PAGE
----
The lift took us slowly down the deep, narrow shaft and came to rest into a large room with an ornate marbled floor.  I was elated!  We were in the living room of some wealthy Roman in the lost city of Aelia Capitolina!  The room was in remarkable shape, with perfectly formed pillars, decorated walls, mosaic tiles and a fireplace.  We stepped outside the room into a corridor that led to a marbled street, flanked on both sides by well preserved stone columns.   The large paving stones on the street were in perfect condition, and led to an arched bridge with the remnants of shops on both sides.  I toured the excavated portions of the underground city excitedly, amazed by the longevity of the solid stone structures.  The public baths and drinking water reservoir were in very good condition, filled with water from some hidden aqueduct or seeping rainfall.  Excavation of Aelia Capitolina was still in progress, but viewing the underground city was a novel experience for me.  My quest had been fulfilled!world photo shots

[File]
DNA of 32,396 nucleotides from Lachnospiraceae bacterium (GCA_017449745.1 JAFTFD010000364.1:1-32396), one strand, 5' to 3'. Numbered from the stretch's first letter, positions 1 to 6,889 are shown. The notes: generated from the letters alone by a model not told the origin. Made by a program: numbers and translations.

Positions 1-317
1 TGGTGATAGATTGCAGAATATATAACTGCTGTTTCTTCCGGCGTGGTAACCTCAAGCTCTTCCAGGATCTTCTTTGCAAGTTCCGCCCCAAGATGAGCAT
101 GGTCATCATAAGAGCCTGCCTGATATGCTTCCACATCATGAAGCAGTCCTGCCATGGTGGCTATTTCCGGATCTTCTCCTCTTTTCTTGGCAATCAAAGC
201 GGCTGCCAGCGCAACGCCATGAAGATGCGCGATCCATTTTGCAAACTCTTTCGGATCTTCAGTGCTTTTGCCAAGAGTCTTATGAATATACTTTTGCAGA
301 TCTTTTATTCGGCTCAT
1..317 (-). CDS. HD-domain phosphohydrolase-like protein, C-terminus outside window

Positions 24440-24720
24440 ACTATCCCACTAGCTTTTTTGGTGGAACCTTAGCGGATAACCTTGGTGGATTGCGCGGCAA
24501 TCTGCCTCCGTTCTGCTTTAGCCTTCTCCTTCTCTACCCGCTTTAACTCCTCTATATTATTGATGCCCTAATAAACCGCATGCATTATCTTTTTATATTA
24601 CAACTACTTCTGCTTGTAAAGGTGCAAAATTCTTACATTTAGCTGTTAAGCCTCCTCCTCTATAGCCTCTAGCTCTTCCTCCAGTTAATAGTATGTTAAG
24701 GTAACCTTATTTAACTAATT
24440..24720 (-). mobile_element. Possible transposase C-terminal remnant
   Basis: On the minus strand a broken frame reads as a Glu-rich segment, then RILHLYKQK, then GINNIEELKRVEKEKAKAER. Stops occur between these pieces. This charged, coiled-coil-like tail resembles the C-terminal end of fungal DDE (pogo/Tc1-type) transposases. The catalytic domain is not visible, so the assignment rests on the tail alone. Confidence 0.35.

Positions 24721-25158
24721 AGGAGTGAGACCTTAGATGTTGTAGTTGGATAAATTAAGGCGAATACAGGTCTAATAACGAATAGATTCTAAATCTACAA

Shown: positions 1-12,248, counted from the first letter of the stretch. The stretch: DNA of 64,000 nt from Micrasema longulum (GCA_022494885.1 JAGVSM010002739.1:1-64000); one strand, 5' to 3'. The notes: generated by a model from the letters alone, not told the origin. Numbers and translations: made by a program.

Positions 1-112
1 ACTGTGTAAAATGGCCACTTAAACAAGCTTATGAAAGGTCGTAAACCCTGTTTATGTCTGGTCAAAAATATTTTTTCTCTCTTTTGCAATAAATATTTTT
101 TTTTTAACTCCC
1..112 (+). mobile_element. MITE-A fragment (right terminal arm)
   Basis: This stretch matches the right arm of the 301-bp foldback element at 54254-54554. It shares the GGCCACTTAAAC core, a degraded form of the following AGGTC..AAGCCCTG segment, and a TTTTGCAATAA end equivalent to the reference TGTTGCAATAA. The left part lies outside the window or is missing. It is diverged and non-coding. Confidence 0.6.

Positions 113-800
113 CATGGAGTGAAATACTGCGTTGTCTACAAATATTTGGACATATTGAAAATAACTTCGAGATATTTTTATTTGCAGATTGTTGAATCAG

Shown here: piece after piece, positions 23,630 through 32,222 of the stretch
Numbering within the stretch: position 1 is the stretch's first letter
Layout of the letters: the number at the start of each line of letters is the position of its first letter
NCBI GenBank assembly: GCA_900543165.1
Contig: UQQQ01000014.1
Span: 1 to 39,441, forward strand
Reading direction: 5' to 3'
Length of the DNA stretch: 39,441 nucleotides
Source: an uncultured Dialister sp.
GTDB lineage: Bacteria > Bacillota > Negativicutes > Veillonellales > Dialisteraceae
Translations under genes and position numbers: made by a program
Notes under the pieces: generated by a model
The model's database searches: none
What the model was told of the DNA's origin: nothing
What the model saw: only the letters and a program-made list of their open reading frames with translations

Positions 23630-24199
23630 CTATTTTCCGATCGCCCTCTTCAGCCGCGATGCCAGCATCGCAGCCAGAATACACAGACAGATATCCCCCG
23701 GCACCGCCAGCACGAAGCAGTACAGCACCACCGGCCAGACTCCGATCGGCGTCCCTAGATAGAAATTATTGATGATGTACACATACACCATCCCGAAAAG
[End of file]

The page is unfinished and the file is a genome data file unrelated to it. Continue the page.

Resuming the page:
Today, excavation is still continuing, and a portion has been exposed and made visible to the public. Visitors to Jerusalem can now stroll down part of a Roman street in Aelia Capitolina.

Interestingly, I came across an article in the Israeli Haaretz newspaper written a year ago on Aelia Capitolina. This is an excerpt from the article: “Following the latest wave of excavations, which began in the mid-1990s, more and more archaeologists have become convinced that Aelia Capitolina was a much larger and more important city than was once thought, and its influence on the later development of modern Jerusalem was dramatic”.

I am happy to think that I was convinced of that when I decided on my trek 🙂

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Categories: adventure travel, aelia capitolina, author, foreign travel, global, jerusalem, kasbah, lifestyle, novel, photography, roman cities, travel, trekking, Uncategorized, united nations, wailing wall, world, writer, writing | Tags: , , , , , , , , , , , , , | 37 Comments